FL10 (All 218 pages) - Page 215

Learning and Earning
margin had a good 15ft depth, and
used to be one of the real banker
swims on the lake. It hadn’t done a
fish for nearly two seasons, but anyone who saw how incredibly carpy it
looked would be rushing back for
their gear in double-quick time.
I only ever fish two rods in the small
bay swim because, although it was
easy enough to get two lines right
down with no weed this early in the
year, I felt any more in the confines of
the swim would work against me. So
the third rod was in the swim behind,
fired 70yds across to within a few feet
of the far bank. This really smacked
down, and if it hadn’t been for the
swim’s recent poor form I would have
been extra confident of some action
on that rod. I set up the Ultra Lite
bivvy in the bay and crossed
my fingers for some early signs
that I’d got it right. At 7 pm I
received a screaming take,
which, as I was looking at my
bay rods at that exact time and
nothing was moving, certainly
had me confused. Remembering the ‘snide’ behind me, I
scrambled to it, and almost in
disbelief bent into something
that felt heavy way out in the
darkness. Once it was away
from the treeline, I had a good
measure of control, and could
actually enjoy the fight rather
t h a n t h e p r e v i o u s w e e k ’s
chest-grabbing thriller in the
little bay. A few meaty-sounding deep rolls later and I pulled
another big one over the net
cord. You can’t really
allow for size, but this
one too went 37-plus.
Lucky, perhaps, but
more than welcome,
and it was the first fish
from that swim for a
long time. I also added
a 25lb linear from the
bay swim at 8am the
following morning
before heading home
delighted. Just when I
thought I was on an
unstoppable roll, I
threw in a couple of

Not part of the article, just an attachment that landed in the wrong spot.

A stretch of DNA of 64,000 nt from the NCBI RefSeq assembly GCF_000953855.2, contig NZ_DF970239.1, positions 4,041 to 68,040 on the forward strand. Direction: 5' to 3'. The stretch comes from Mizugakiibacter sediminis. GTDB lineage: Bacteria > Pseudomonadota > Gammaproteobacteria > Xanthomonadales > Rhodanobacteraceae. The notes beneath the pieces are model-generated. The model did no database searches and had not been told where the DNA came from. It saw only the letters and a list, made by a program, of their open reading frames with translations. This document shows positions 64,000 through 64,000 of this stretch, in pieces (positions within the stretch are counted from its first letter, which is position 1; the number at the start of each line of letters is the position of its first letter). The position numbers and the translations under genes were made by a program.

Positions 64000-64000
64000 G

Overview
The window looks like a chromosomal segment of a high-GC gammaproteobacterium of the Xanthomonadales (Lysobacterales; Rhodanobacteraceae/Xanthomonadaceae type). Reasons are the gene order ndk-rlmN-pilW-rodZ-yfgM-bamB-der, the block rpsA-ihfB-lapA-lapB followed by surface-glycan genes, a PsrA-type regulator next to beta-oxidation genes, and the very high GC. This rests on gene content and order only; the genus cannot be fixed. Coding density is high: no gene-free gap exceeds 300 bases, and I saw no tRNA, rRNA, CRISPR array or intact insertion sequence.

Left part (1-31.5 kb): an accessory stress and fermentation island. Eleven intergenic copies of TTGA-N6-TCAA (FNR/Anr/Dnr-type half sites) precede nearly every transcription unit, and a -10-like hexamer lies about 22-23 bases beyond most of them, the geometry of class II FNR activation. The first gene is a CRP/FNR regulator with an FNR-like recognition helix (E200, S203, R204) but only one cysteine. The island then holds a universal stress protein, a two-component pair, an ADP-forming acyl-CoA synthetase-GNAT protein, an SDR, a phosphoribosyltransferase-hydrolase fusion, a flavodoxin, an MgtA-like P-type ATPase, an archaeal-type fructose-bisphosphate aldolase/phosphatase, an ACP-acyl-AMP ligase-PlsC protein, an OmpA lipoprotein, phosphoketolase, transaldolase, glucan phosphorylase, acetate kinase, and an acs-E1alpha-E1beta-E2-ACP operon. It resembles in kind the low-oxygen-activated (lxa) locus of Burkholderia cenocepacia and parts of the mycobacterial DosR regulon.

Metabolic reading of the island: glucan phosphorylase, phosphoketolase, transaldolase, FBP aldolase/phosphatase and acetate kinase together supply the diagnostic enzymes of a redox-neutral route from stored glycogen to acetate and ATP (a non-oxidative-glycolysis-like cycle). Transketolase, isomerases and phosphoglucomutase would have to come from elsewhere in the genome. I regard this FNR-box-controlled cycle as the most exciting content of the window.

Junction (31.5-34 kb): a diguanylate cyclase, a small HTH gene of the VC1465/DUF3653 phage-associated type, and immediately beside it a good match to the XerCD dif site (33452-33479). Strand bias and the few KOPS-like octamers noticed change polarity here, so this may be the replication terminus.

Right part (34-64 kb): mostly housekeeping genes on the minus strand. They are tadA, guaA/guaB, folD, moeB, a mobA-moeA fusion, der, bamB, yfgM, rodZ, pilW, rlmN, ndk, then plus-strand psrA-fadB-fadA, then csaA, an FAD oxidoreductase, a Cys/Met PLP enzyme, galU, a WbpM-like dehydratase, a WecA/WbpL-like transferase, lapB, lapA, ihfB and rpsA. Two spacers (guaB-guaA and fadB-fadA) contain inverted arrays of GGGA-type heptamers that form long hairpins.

solid blanks in the bay,
which by now had
been subject to substantial pressure. It
was time to get out
looking, as it had become clear with
the increase in water temperature
that the fish had moved out into the
main lake.
It didn’t take long to find them, and
in predictable style the following
week I found a number of fish in the
big snag tree at the other end of the
lake. I watched them coming in and
out, and was able to recognise a number of the lake’s residents, some of
which had been on the missing list for
some time. One of the fish I saw was
the 37 I had caught from the bay a
couple of weeks earlier, with the big
distinctive scales on its side. This was
a result too, as knowing its size had
me going on a number of occasions as
bigger fish drifted in and out of the
snaggy sanctuary. Many of them
were covered in clay, and were well
awake after the cold winter, and I
often watched them dart out from
under the trees to feed heavily on naturals before jostling alongside each
other beneath the submerged
branches. One of the fish in there
really had me going. It looked huge,
but after nearly falling in for a better
look I knew it was one of the lake’s
real jewels, a highly elusive fish called
the Little Grey, that to my knowledge
hadn’t been out for at least three
years. It had to be that one, with its
pale colour and huge shoulders making it look more suited to the front
row of the scrum than in a lake! It was
top of my wish list, too, and as I gazed
at it, I became more determined than
ever to catch her. I spent a couple of
nights in the corner swim next to
these snags, fishing one rod about 6ft
from the bank, but despite losing a
good fish I became more and more
convinced that I wasn’t going to
really strike gold, or grey, from here.
However, the more I sat on the high
bank and watched, the more a clear
pattern began to emerge. This was
where picking the swim days beforehand from in front of the plasma at
home was hindering me, as I saw the
fish arrive in the mid-mornings and
depart in the early evenings, always
from the same direction. This was the
lake’s central bar, and I became sure
they were using this bar to guide
(Top) I like a fluoro in the spring.
(Below) Baiting up was now left to
when I was fishing, not before.


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